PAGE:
Boston Red Sox third baseman Pablo Sandoval lost his starting job entering the 2016 season due in large part to weight issues, and the two-time All Star's former trainer attributes it to an eating problem.
According to Evan Drellich of the Boston Herald, trainer Ethan Banning believes the three-time World Series champion needs what amounts to a "babysitter" to prevent him from continuing out-of-control eating habits:
I care about him greatly. But it's a tough love. He needs to be smart enough to say there's a problem. It's like the alcoholic that won't admit he's an alcoholic: well, you can't address that you're an alcoholic if you don't ever admit there's a problem. He's got to address that.
He's proven to me and shown consistently that he's got to have somebody like me holding his hand doing that. And it's not an exercise thing, it's an eating thing. Obviously exercise is an important factor in it, a very important factor, but eating is going to be the component that needs to be managed and monitored. We had a chef on staff that cooked all his meals.
Banning trained Sandoval prior to the 2011 and 2012 seasons during his time with the San Francisco Giants and said he helped Kung Fu Panda slim down after gaining 21 pounds in 21 days during a Christmas visit to Venezuela in 2011.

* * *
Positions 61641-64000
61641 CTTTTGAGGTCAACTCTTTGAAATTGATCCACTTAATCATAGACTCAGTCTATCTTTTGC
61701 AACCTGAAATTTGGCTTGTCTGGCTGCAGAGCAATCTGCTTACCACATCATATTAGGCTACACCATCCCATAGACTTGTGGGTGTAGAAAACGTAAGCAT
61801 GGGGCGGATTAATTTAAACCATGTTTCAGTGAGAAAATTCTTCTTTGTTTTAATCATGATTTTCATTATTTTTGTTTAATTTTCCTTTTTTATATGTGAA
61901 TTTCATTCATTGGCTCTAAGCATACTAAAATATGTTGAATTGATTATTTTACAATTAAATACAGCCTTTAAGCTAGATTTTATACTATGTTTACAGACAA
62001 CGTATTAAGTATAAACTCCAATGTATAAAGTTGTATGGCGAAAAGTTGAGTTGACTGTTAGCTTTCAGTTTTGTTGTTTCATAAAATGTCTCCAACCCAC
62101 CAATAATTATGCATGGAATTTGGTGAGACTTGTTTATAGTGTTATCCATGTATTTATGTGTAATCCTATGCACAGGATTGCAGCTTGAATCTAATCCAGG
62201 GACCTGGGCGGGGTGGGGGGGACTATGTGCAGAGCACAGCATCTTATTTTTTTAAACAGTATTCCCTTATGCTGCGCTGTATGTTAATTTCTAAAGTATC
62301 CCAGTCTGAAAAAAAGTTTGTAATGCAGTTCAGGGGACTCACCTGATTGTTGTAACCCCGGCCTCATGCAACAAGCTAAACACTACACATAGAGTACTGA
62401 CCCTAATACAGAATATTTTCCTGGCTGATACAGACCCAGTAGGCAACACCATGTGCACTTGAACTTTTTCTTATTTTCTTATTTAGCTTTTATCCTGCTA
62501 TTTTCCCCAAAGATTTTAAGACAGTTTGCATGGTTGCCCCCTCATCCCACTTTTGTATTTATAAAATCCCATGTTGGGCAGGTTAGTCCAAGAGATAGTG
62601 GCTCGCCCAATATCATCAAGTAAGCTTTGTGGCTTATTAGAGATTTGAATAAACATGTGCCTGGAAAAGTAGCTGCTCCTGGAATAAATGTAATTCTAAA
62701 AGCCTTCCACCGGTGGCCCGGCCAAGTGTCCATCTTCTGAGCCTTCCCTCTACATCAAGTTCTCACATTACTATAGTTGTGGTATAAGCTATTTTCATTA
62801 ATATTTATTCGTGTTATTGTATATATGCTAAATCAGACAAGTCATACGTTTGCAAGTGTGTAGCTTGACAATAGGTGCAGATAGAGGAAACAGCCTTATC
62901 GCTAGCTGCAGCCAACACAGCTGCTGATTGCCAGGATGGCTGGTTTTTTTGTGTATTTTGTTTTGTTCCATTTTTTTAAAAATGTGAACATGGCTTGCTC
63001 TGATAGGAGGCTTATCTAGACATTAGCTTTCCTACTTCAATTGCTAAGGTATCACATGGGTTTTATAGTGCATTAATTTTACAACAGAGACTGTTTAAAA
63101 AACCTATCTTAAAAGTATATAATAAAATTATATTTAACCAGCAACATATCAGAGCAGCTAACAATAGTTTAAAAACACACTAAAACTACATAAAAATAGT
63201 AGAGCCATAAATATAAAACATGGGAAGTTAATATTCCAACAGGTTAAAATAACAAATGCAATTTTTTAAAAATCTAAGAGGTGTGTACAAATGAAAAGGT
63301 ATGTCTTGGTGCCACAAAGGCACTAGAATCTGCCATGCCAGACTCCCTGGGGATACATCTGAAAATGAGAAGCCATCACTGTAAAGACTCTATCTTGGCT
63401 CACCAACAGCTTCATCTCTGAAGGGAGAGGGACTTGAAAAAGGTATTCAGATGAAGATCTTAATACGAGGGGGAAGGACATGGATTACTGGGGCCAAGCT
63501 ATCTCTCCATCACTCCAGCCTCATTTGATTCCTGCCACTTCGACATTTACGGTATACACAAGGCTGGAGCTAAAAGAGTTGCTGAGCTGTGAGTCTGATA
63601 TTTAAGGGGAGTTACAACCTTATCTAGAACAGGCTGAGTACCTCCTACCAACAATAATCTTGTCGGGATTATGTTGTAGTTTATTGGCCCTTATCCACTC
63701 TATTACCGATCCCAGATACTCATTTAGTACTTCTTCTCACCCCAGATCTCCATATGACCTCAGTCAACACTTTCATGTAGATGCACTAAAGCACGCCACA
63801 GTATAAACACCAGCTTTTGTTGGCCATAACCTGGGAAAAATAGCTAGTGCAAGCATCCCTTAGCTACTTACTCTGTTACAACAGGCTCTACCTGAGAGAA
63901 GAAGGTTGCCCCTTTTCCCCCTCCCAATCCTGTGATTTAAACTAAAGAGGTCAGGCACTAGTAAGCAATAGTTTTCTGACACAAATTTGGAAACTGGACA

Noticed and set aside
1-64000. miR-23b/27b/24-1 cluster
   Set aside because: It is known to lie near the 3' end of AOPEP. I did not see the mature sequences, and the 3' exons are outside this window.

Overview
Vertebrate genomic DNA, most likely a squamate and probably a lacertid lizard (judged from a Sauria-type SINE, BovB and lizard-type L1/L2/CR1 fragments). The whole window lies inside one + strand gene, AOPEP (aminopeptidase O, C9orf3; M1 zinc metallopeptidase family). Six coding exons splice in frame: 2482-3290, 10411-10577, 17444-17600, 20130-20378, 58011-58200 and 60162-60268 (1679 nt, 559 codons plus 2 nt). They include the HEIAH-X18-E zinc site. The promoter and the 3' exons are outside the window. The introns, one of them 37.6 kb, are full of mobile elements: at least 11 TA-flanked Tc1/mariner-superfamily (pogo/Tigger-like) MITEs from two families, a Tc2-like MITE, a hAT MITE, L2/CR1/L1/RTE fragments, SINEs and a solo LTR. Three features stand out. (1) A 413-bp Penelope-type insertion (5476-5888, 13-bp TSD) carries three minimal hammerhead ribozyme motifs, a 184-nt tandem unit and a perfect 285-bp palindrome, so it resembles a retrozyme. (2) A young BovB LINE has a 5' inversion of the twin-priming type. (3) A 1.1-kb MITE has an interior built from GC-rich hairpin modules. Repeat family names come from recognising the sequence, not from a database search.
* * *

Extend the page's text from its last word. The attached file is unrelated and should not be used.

While Banning hasn't worked with the 29-year-old veteran since 2012, he believes Sandoval will eventually commit to getting back in shape, per Drellich:
I think that he's embarrassed right now. I think there's going to come this moment that he's going to show everybody that this is not who he is. ... I don't know that it's going to be with me, but he's going to hire somebody like that. I think he's likely going to figure it out. But it's not going to be this season, and likely not with the Red Sox, the way it looks.
Sandoval recently went on the 15-day disabled list with a shoulder injury, but Travis Shaw had supplanted him as the starting third baseman before that.
The Venezuela native hit a disappointing .245 with 10 home runs and 47 RBI for the Red Sox last season, and he doesn't have a hit thus far in 2016.
It is a significant fall from grace for a player who boasts a career batting average of .287 and is among the winningest players in baseball in terms of playoff success.
Sandoval has been and can be a star-caliber player, but if Banning's assessment is correct, he will need help to return to that level.
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